23.12.2016 — Berenberg's Chief Economist Schmieding "Forecaster of the Year"
Hamburg. Predicting economic development in a turbulent year like 2016 was no easy task. No German economist solved this problem better than Dr Holger Schmieding, chief economist at Berenberg.
Schmieding not only correctly assessed the increase in Germany's gross domestic profit (GDP) for 2016, he also expected at an early stage that additional government spending for refugees would provide the economy with a noticeable boost this year. The growth in overall economic demand would have otherwise been up to one percentage point lower. A year ago, Schmieding put the rise in consumer spending at 1.8 percent.
Schmieding's forecast of an only restrained increase in exports was also quite accurate. He predicted that the loss of sales due to slower growth in China and crises in the emerging economies would only be partially compensated for by economic activity and demand – for example in Europe. Schmieding was also one of the few who, in spite of record low interest rates, doubted whether companies in Germany would invest all that much more in their equipment. This is another reason why he agreed with the European Central Bank (ECB) initially keeping its base interest rate at zero – particularly because investments are still so low.
The well-known ranking has been carried out by the "Wirtschaftswunder" ("economic miracle") portal since 2002 in cooperation with the "Süddeutsche Zeitung" (since 2013) and covers over 50 forecasts by research institutes, banks and other organisations together with the German government and the German Bundesbank. Holger Schmieding also won the title of "forecaster of the year" back in 2011.
What will 2017 bring?
After a year of total surprises, we are going to have to get used to many imponderables in 2017. With Donald Trump as US President, we are now threatened with the return to the normal up-and-down of economic activity. The way things are looking, the US Congress is going to approve his comprehensive fiscal programme.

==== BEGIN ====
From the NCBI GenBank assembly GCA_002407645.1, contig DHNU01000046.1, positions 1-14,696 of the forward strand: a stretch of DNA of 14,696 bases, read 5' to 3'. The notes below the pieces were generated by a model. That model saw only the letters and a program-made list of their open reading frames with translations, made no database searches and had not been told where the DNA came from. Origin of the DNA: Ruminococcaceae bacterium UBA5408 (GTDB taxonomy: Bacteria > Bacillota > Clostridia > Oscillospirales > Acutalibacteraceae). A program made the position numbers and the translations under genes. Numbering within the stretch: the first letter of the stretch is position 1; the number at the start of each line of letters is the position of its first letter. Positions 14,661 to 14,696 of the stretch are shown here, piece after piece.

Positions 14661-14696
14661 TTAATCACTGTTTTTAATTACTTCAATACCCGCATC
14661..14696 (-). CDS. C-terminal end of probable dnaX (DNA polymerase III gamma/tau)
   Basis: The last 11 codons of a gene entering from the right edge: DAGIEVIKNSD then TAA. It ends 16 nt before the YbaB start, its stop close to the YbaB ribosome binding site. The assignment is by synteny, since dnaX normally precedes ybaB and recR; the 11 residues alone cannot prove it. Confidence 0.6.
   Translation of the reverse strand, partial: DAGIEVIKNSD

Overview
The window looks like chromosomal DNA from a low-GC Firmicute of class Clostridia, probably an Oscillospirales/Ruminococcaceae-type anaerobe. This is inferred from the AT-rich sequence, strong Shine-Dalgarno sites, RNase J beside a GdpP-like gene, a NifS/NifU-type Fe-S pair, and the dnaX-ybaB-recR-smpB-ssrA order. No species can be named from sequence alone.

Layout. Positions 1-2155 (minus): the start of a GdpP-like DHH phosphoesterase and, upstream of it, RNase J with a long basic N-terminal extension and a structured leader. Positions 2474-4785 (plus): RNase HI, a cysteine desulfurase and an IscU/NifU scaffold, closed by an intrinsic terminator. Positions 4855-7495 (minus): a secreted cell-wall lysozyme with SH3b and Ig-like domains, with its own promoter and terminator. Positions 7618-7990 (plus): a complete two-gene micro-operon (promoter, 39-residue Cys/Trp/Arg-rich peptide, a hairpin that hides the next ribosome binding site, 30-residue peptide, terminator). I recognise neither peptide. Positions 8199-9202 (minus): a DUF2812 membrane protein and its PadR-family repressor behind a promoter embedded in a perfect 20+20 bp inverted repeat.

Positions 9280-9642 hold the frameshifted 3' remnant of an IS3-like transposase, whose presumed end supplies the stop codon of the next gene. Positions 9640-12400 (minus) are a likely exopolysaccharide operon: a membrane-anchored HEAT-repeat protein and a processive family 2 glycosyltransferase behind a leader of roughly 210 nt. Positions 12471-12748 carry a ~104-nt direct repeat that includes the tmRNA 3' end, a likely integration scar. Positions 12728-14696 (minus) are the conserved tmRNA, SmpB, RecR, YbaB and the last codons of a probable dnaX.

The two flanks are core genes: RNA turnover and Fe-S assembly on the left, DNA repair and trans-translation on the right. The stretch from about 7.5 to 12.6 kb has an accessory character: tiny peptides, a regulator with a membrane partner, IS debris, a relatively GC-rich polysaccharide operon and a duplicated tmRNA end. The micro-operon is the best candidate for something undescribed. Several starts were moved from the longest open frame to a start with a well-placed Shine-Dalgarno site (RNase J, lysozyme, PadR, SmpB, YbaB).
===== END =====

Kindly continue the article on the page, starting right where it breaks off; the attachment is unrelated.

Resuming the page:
Starting with the USA, somewhat more lively economic activity for the global economy over the next few years generally is becoming apparent. Here in Europe, we will be getting a few improved export opportunities but we expect constant and broadly-based growth for the eurozone.
In China the growth-trend is gradually slowing down but that country still has sufficient means of avoiding a hard landing. For other emerging economies in Asia and Latin America, on the other hand, the outlook is mixed.
The upturn will bring many opportunities. Unfortunately, we will also be threatened by unusual risks in 2017 which will result from the rise of populist movements on both sides of the Atlantic. A trade war between the USA and China could shake the global trading system. In Europe, the risk that opponents of the euro in Italy or even France might come to power has increased. While this remains unlikely, we cannot totally rule it out.
The financial market will quite rightly enjoy a US-driven stimulus. Provided the major political risks do not eventuate, the chances of higher prices on the share markets will predominate. Returns on the bond markets may also emerge from the economic trough; this will probably be helped by three moves in interest rates by the Fed in 2017 and a lower volume of bond purchases by the ECB. However, we will have to keep an eye on the political risks.